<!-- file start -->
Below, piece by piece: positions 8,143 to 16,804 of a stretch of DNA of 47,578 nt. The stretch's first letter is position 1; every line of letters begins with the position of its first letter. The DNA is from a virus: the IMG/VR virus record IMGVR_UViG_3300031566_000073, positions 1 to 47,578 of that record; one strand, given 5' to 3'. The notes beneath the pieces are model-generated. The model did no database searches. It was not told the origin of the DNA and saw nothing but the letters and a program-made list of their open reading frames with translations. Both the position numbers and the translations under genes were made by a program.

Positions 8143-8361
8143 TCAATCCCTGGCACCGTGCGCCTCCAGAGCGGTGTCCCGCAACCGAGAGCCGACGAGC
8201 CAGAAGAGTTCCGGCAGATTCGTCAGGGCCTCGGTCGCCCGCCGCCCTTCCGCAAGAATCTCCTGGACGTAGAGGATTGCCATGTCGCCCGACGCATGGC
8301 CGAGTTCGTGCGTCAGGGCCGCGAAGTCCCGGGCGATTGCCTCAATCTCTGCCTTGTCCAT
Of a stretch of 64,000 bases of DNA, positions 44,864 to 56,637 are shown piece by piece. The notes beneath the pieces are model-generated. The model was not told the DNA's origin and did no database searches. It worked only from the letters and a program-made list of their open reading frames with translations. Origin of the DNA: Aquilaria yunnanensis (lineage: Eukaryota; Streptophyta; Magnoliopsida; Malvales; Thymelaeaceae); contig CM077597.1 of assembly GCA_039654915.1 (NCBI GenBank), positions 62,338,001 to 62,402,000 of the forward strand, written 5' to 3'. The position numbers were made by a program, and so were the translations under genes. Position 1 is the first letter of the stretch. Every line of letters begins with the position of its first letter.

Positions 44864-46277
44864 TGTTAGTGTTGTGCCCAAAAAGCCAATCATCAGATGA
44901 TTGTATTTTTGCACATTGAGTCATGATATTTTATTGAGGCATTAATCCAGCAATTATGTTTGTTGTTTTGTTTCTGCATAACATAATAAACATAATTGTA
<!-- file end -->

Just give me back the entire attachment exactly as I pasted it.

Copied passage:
Below, piece by piece: positions 8,143 to 16,804 of a stretch of DNA of 47,578 nt. The stretch's first letter is position 1; every line of letters begins with the position of its first letter. The DNA is from a virus: the IMG/VR virus record IMGVR_UViG_3300031566_000073, positions 1 to 47,578 of that record; one strand, given 5' to 3'. The notes beneath the pieces are model-generated. The model did no database searches. It was not told the origin of the DNA and saw nothing but the letters and a program-made list of their open reading frames with translations. Both the position numbers and the translations under genes were made by a program.

Positions 8143-8361
8143 TCAATCCCTGGCACCGTGCGCCTCCAGAGCGGTGTCCCGCAACCGAGAGCCGACGAGC
8201 CAGAAGAGTTCCGGCAGATTCGTCAGGGCCTCGGTCGCCCGCCGCCCTTCCGCAAGAATCTCCTGGACGTAGAGGATTGCCATGTCGCCCGACGCATGGC
8301 CGAGTTCGTGCGTCAGGGCCGCGAAGTCCCGGGCGATTGCCTCAATCTCTGCCTTGTCCAT
Of a stretch of 64,000 bases of DNA, positions 44,864 to 56,637 are shown piece by piece. The notes beneath the pieces are model-generated. The model was not told the DNA's origin and did no database searches. It worked only from the letters and a program-made list of their open reading frames with translations. Origin of the DNA: Aquilaria yunnanensis (lineage: Eukaryota; Streptophyta; Magnoliopsida; Malvales; Thymelaeaceae); contig CM077597.1 of assembly GCA_039654915.1 (NCBI GenBank), positions 62,338,001 to 62,402,000 of the forward strand, written 5' to 3'. The position numbers were made by a program, and so were the translations under genes. Position 1 is the first letter of the stretch. Every line of letters begins with the position of its first letter.

Positions 44864-46277
44864 TGTTAGTGTTGTGCCCAAAAAGCCAATCATCAGATGA
44901 TTGTATTTTTGCACATTGAGTCATGATATTTTATTGAGGCATTAATCCAGCAATTATGTTTGTTGTTTTGTTTCTGCATAACATAATAAACATAATTGTA